The Good Life

Alfa Romeo Stelvio Quadrifoglio

By Paul A. Eisenstein | From Matthew McConaughey, July/August 2018
Alfa Romeo Stelvio Quadrifoglio

In a world of plain vanilla sport-utility vehicles, the Alfa Romeo Stelvio is a tasty serving of stracciatella. As it shares the underpinnings of the automaker’s Guilia sedan, the Italian maker’s first SUV is one of the rare examples in the category that puts the accent on the word, “sport.” It takes but a few laps on the Circuit of the Americas, the serpentine Formula One track outside of Austin, Texas, to realize this Italian beauty has more than just good looks.

With its 2.9-liter twin-turbo V-6 punching out a blistering 505 horsepower, we blast out of COTA’s Turn 20 and push close to its top speed of 176 mph. The reason it takes almost as long to say the name as it does to go from 0 to 60 (3.6 seconds) has to do with history. Stelvio is a most famously treacherous pass through the Italian Alps. (On another day, we’ll be learning the new ute is as sure-footed as a mountain goat, which enhances our confidence behind the wheel.) As for its last name, take a closer look at the front fenders and you’ll see a quadrifoglio, or four-leaf clover. Back in the 1920s, Alfa was a dominant racing force, but Ugo Sivocci, the team’s fourth driver, was a consistent also-ran—until his mechanic adorned his car with a green quadrifoglio painted atop a white square. Sivocci won that race and another and another. But in 1923, while testing a new car without his lucky charm, he crashed and died. Ever since, all Alfa race cars—along with its fastest street models—bear a quadrifoglio in a triangle, rather than a square, to honor the missing driver.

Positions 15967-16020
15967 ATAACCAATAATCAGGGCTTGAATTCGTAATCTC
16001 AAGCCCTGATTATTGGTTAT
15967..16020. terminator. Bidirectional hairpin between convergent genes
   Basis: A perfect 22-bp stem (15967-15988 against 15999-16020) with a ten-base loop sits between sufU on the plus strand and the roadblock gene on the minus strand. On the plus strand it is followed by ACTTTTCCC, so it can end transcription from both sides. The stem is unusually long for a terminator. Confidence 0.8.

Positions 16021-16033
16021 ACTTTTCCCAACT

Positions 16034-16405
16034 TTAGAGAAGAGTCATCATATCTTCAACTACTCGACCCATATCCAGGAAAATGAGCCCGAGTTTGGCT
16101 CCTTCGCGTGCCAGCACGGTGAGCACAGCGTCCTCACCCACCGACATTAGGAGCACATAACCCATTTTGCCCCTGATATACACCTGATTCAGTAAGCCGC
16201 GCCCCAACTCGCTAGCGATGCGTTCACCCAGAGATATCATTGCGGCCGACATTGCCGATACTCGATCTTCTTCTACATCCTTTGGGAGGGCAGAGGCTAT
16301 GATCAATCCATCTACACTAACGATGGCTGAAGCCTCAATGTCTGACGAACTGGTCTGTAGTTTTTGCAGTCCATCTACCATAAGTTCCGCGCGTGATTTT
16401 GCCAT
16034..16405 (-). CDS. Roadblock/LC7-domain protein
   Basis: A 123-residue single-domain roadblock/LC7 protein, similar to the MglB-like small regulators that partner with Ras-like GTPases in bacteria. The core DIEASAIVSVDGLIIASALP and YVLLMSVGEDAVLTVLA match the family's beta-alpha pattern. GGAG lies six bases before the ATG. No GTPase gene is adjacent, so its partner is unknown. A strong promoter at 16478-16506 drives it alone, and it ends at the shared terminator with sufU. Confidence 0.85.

Our own Quadrifoglio is equipped with some of today’s most advanced safety features, including blindspot detection as well as  forward collision warning with auto-braking, though you can also shut off most of these “nanny systems” if you’re pushing the extremes on a track like COTA.

When not pushed to the limits, the Stelvio is a comfort to drive. Despite a relatively compact footprint, it is surprisingly roomy inside, with a distinct flair to the cabin. Both elegant and uncluttered, it has leather, wood and metal accents reminiscent of chic Italian furniture. It not only looks good, but has a delightful, tactile feel. And the 12-way driver’s seat will keep you firmly in place, even on the 58-turn Stelvio Pass.

At a starting price of $79,995, the Stelvio Quadrifoglio isn’t cheap, but in this SUV’s case your paying for the sport as well as the utility.

Visit alfaromeousa.com.

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